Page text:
Apathy in presymptomatic genetic frontotemporal dementia predicts cognitive decline and is driven by structural brain changes

Maura Malpetti, P. Simon Jones, Genetic FTD Initiative (GENFI), Kamen A. Tsvetanov, Timothy Rittman, John C. van Swieten, Barbara Borroni, Raquel Sanchez-Valle, Fermin Moreno, Robert Laforce, Caroline Graff, Matthis Synofzik, Daniela Galimberti, Mario Masellis, Maria Carmela Tartaglia, Elizabeth Finger, Rik Vandenberghe, Alexandre de Mendonça, Fabrizio Tagliavini, Isabel SantanaSimon Ducharme, Chris R. Butler, Alexander Gerhard, Johannes Levin, Adrian Danek, Markus Otto, Giovanni B. Frisoni, Roberta Ghidoni, Sandro Sorbi, Carolin Heller, Emily G. Todd, Martina Bocchetta, David M. Cash, Rhian S. Convery, Georgia Peakman, Katrina M. Moore, Jonathan D. Rohrer, Rogier A. Kievit, James B. Rowe*

*Corresponding author for this work

Research output: Contribution to journalArticleAcademicpeer-review

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Abstract

Introduction: Apathy adversely affects prognosis and survival of patients with frontotemporal dementia (FTD). We test whether apathy develops in presymptomatic genetic FTD, and is associated with cognitive decline and brain atrophy. Methods: Presymptomatic carriers of MAPT, GRN or C9orf72 mutations (N = 304), and relatives without mutations (N = 296) underwent clinical assessments and MRI at baseline, and annually for 2 years. Longitudinal changes in apathy, cognition, gray matter volumes, and their relationships were analyzed with latent growth curve modeling. Results: Apathy severity increased over time in presymptomatic carriers, but not in non-carriers. In presymptomatic carriers, baseline apathy predicted cognitive decline over two years, but not vice versa. Apathy progression was associated with baseline low gray matter volume in frontal and cingulate regions. Discussion: Apathy is an early marker of FTD-related changes and predicts a subsequent subclinical deterioration of cognition before dementia onset. Apathy may be a modifiable factor in those at risk of FTD.

Original languageEnglish
Pages (from-to)969-983
Number of pages15
JournalAlzheimer's and Dementia
Volume17
Issue number6
Early online date14 Dec 2020
DOIs
Publication statusPublished - Jun 2021

Bibliographical note

Funding Information:
We thank our participant volunteers and their families for their participation, and the radiographers/technologists and research nurses from all centers involved in this study for their invaluable support in data acquisition. This work is co-funded by the UK Medical Research Council (MR/M023664/1), the Italian Ministry of Health and the Canadian Institutes of Health Research as part of a Centres of Excellence in Neurodegeneration grant, a Canadian Institutes of Health Research operating grant and the Bluefield Project, as well as a JPND grant ?GENFI-prox? (by DLR/BMBF to MS, joined with JDR, JvS, MO, BB and CG). MM is supported by the Cambridge Trust & Sidney Sussex College Scholarship. PSJ is supported by the Cambridge Centre for Parkinson Plus. KAT is supported by the British Academy Postdoctoral Fellowship (KAT: PF160048) and Guarantors of Brain (KAT: 101149). TR is supported by the Cambridge Centre for Parkinson Plus and Cambridge Biomedical Resource Centre. RAK is supported by Medical Research Council (RAK: SUAG/047/G101400). JBR reports grants from the NIHR Cambridge Biomedical research centre, Wellcome Trust (103838), and Medical Research Council (SUAG051/G101400; MR/T033371/1); personal fees from Asceneuron, WAVE, Astex, and Biogen; and grants from Janssen, AZ Medimmune, and Eli Lilly, outside the submitted work. JDR is supported by an MRC Clinician Scientist Fellowship (MR/M008525/1) and has received funding from the NIHR Rare Disease Translational Research Collaboration (BRC149/NS/MH). MB is supported by a Fellowship award from the Alzheimer's Society, UK (AS-JF-19a-004-517), and by the UK Dementia Research Institute which receives its funding from DRI Ltd, funded by the UK Medical Research Council, Alzheimer's Society, and Alzheimer's Research UK.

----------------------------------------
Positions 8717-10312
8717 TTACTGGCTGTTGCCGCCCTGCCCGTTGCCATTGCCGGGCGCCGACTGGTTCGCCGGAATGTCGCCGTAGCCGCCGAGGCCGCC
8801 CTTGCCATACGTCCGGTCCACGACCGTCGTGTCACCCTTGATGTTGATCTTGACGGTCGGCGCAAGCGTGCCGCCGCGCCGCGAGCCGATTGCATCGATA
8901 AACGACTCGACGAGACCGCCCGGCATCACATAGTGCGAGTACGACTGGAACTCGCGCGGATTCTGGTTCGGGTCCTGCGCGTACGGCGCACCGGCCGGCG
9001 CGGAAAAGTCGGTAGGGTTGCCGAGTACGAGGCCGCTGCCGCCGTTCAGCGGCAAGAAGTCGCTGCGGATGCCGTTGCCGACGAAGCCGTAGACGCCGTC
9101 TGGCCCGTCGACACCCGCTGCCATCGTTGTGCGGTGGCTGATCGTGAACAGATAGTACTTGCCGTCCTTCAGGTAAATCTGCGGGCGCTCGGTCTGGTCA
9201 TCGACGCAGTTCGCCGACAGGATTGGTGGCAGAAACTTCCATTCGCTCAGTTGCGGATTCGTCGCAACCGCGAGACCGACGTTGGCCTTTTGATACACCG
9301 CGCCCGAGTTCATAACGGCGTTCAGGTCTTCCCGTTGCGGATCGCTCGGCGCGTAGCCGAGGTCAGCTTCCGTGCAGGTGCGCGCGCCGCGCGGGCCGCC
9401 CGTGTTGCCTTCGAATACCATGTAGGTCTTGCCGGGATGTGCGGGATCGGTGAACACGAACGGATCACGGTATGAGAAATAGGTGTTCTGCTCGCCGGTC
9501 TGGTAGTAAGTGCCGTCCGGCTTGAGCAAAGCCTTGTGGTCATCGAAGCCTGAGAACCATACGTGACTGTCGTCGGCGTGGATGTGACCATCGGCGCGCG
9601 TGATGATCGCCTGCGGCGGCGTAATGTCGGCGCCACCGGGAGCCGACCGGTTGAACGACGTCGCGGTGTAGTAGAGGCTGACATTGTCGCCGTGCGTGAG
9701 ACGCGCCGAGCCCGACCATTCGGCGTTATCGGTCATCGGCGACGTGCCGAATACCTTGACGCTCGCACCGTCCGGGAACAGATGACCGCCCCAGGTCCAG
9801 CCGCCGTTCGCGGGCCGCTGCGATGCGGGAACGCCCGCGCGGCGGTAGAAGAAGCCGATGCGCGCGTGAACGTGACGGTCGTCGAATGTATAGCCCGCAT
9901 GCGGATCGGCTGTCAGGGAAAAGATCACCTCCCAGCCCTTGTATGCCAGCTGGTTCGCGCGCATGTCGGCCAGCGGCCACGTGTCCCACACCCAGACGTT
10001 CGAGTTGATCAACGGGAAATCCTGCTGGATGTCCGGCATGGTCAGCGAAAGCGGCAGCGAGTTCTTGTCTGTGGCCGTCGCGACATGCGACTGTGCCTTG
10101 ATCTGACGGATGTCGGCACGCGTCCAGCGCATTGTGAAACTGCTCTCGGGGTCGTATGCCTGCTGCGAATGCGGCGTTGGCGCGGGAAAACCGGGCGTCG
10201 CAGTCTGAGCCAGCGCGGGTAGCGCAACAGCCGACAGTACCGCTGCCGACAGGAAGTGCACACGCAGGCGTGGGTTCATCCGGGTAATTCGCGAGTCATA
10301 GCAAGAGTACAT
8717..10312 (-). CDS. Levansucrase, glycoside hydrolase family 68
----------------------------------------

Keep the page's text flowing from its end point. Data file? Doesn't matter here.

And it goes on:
Funding Information:
This work is co‐funded by the UK Medical Research Council (MR/M023664/1), the Italian Ministry of Health and the Canadian Institutes of Health Research as part of a Centres of Excellence in Neurodegeneration grant, a Canadian Institutes of Health Research operating grant and the Bluefield Project, as well as a JPND grant “GENFI‐prox” (by DLR/BMBF to MS, joined with JDR, JvS, MO, BB and CG). MM is supported by the Cambridge Trust & Sidney Sussex College Scholarship. PSJ is supported by the Cambridge Centre for Parkinson Plus. KAT is supported by the British Academy Postdoctoral Fellowship (KAT: PF160048) and Guarantors of Brain (KAT: 101149). TR is supported by the Cambridge Centre for Parkinson Plus and Cambridge Biomedical Resource Centre. RAK is supported by Medical Research Council (RAK: SUAG/047/G101400). JBR reports grants from the NIHR Cambridge Biomedical research centre, Wellcome Trust (103838), and Medical Research Council (SUAG051/G101400; MR/T033371/1); personal fees from Asceneuron, WAVE, Astex, and Biogen; and grants from Janssen, AZ Medimmune, and Eli Lilly, outside the submitted work. JDR is supported by an MRC Clinician Scientist Fellowship (MR/M008525/1) and has received funding from the NIHR Rare Disease Translational Research Collaboration (BRC149/NS/MH). MB is supported by a Fellowship award from the Alzheimer's Society, UK (AS‐JF‐19a‐004‐517), and by the UK Dementia Research Institute which receives its funding from DRI Ltd, funded by the UK Medical Research Council, Alzheimer's Society, and Alzheimer's Research UK.

Publisher Copyright:
© 2020 The Authors. Alzheimer's & Dementia published by Wiley Periodicals LLC on behalf of Alzheimer's Association

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